In Fillebrown v. Hayward, 190 Mass. 472, 480, it was said, "[N]either knowledge of suspicious circumstances, nor doubts as to the genuineness of the title, nor gross negligence on the part of the taker either singly or together are sufficient to defeat the holder's recovery, unless amounting to proof of want of good faith."Summary of this case from Elbar Realty, Inc. v. City Bank Trust Co.
December 8, 1905.
February 28, 1906.
Present: KNOWLTON, C.J., HAMMOND, LORING, BRALEY, SHELDON, JJ.
The directors of a Massachusetts corporation, in the absence of a by-law or a vote of the stockholders restricting their power, have authority to establish a reasonable salary for the services of the treasurer of the corporation.
A vote of the directors of a Massachusetts corporation fixing the salary of the treasurer of the corporation, if the directors in good faith regard the salary as a fair compensation for the services and there is no purpose to appropriate corporate profits unlawfully under the guise of a salary, is not invalidated by the fact that the board of directors that passed the vote consisted of three persons of whom one was the treasurer and another the treasurer's daughter.
A woman, the treasurer of a Massachusetts corporation of which she also was a director and the largest stockholder, resigned as treasurer and director and sold all her stock in the corporation to a person who for two years had been associated with her as director and who became her successor as treasurer of the corporation. He paid her for the stock partly in cash and partly in promissory notes payable one in each month for a period of five years. For a period of three years and a half these notes were paid as they fell due by checks of the corporation signed by the treasurer in that capacity, payable to him individually and indorsed by him to the former treasurer from whom he purchased the stock. The checks were received in good faith. The maker of the notes, after his purchase of the stock, acted not only as treasurer but also as president and general manager of the corporation. His management was bad, and the profits of the corporation rapidly fell off and were turned into large and increasing losses. The corporation became bankrupt and its treasurer absconded. The trustees in bankruptcy of the corporation brought a bill in equity against its former treasurer to compel repayment of the sums received by her from the checks given in payment of the notes of the absconding treasurer. The judge who heard the case found that the defendant took the checks in good faith, and made a decree in her favor. Held, that the decree must stand; that the question of the good faith of the defendant in taking the checks was one of fact, and that a finding was warranted that the defendant had sustained the burden of showing that she was a holder in good faith and for value.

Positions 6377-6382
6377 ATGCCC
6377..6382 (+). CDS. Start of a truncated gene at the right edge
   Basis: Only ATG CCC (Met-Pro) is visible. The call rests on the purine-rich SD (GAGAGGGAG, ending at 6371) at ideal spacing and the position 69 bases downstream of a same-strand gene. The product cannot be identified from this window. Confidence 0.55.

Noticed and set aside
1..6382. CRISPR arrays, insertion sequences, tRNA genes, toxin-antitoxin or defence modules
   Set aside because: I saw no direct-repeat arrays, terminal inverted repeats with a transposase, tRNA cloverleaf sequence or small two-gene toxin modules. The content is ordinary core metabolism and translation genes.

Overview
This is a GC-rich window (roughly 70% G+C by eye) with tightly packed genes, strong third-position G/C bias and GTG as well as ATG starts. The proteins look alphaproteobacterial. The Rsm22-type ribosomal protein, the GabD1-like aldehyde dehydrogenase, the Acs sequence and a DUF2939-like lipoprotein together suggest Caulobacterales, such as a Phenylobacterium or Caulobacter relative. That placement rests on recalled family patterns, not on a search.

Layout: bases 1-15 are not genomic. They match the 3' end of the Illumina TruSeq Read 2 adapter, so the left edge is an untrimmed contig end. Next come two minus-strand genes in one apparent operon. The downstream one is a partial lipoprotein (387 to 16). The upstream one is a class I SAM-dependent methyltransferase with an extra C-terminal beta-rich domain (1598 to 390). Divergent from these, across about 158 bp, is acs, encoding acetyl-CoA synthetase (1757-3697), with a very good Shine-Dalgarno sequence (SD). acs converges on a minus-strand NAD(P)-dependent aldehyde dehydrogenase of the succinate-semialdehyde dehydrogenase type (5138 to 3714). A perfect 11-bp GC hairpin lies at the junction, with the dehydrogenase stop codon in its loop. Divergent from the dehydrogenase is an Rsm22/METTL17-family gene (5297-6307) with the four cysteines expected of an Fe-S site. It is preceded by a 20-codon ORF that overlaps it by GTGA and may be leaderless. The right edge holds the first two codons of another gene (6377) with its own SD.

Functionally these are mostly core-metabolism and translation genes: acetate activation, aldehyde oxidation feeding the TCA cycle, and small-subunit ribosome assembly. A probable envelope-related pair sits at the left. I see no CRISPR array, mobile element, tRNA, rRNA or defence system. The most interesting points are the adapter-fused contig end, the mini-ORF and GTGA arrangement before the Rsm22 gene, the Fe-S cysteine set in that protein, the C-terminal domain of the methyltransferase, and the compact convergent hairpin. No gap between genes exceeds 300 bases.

BILL IN EQUITY, inserted in a writ of the Superior Court dated May 4, 1904, by the trustees in bankruptcy of the Cable Rubber Company, a corporation organized under the laws of this Commonwealth, against Kezia W. Hayward of Ponkapog, the former treasurer of the Cable Rubber Company, formerly holding and controlling a majority of the capital stock of that company, and William J. Cable of Boston, praying for an order to compel the defendant Hayward to pay to the plaintiffs certain sums of money alleged to have been taken by the defendant Cable from the Cable Rubber Company and paid to her.
In the Superior Court the case was heard by Sheldon, J., who made a decree that the plaintiffs were not entitled to recover from the defendant Hayward on any of the grounds alleged in their bill, except the sum of $1,192.83 paid to that defendant as salary after her resignation as treasurer, and that as to the defendant Cable, on whom no service had been made, the bill should be dismissed without prejudice. The plaintiffs appealed.
The averments in the first, second and third paragraphs of the bill were in substance as follows:
1. That on October 20, 1903, a petition in bankruptcy was filed against the Cable Rubber Company, that on November 18, 1903, that company was adjudicated a bankrupt, and on December 1, 1903, the plaintiffs were appointed its trustees in bankruptcy.